As a sign of the UK housing market’s continued resilience, prices rebounded in November at a rate of 2.1 per cent, the fastest price gain seen since February, according to the latest House Price Index by Halifax.

The average home was worth £234,625, and prices grew one per cent since October, suggesting that prices showed increasing upside momentum. The strength of the housing market last month came as the UK’s general election campaign started in earnest.

For the duration of last month, the Conservatives enjoyed a double-digit lead over Labour in a number of opinion polls. However, more recent aggregated polls by Britain Elects suggest that this has now shrunk into single-digits, opening up the possibility of a slimmer majority for the Conservatives, or even a hung Parliament.


Prices rise amidst growing sales

The new findings from Halifax come after HMRC data for October revealed that home sales had picked up by 4.3 per cent in October, suggesting housing market growth accelerating into late 2019. HMRC estimated that 103,680 homes were sold in October.

Despite this, mortgage approvals showed signs of weakness in comparison. Figures from the Bank of England suggested that mortgage approvals fell slightly in October. New buyer enquiries also declined in October, according to the Royal Institute of Chartered Surveyors (RICS).

The figures suggesting that house price growth rebounded over the course of November appear to corroborate claims made in September by Housesimple, that there would be a rebound in activity in the UK housing market during the autumn, as summertime is a traditionally slow season.

Russell Galley, managing director at Halifax, commented on the findings: “While a degree of uncertainty remains evident, it’s also clear that buyers and sellers are responding to factors such as improved mortgage affordability and the limited supply of available properties.”

Looking ahead, Mr Galley added that, while price growth had rebounded in the short term, modest gains were expected to be seen in the medium term, as the housing market entered into 2020.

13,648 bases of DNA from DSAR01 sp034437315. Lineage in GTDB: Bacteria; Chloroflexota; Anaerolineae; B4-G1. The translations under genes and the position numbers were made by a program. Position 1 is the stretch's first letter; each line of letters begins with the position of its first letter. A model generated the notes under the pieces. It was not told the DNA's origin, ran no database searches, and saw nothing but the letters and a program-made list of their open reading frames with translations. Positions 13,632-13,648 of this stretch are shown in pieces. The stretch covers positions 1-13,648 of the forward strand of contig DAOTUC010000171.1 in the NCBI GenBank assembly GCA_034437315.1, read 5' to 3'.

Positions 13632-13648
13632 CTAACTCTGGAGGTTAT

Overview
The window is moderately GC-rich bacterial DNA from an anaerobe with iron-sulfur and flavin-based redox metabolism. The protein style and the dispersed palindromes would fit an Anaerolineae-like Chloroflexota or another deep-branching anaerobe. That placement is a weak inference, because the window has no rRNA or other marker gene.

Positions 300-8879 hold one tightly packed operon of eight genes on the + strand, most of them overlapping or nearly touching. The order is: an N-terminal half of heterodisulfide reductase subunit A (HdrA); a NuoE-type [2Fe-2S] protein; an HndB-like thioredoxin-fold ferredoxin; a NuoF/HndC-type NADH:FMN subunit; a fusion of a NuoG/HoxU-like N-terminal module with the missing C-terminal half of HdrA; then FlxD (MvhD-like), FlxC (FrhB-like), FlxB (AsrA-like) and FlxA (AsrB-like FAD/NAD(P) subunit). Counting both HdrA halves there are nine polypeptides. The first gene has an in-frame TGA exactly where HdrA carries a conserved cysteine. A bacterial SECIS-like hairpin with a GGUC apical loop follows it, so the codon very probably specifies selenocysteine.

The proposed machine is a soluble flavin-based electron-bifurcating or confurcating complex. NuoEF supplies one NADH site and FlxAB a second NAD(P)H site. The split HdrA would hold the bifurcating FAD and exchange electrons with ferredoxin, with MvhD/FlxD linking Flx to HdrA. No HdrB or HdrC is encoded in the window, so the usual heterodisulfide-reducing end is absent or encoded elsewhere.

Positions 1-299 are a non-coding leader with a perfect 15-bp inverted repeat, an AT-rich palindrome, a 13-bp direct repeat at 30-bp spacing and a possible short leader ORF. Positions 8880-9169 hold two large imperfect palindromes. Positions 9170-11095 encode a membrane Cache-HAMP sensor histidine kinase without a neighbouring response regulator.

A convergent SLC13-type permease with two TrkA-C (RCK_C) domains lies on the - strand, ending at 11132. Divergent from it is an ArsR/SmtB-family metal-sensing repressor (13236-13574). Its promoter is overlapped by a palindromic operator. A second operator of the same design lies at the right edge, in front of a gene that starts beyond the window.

Election enters final phase

The general election entered its final phase this week, as Boris Johnson was reluctant to subject himself to an interview with journalist and broadcaster Andrew Neil on the BBC. The Prime Minister’s decision to avoid the interview is reminiscent of Theresa May’s reluctance to attend one of the televised general election debates in 2017.

The Conservatives attracted controversy this week, when Chancellor of the Exchequer Sajid Javid made a claim that homelessness had fallen 50 per cent since 2010, and claimed that this had followed on from a period where it had risen under Labour.

Independent fact-checking charity Full Fact stepped in to assess the veracity of the statement, saying it was unaware of any official data which could back up Mr Javid’s claim, and that statutory homelessness in England had actually fallen during the later years under Labour, between 2003-09.

Full Fact added that there had also been a subsequent rise in statutory homelessness by 39 per cent since 2009, a period in which the Conservatives have been the governing party for the overwhelming majority of time.

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Steven Taylor
Steven reports on the daily churn of the property news cycle, often reporting on the stories you may have missed during the week. He covers a range of topics, including market sentiment, new findings and announcements by policy-makers.

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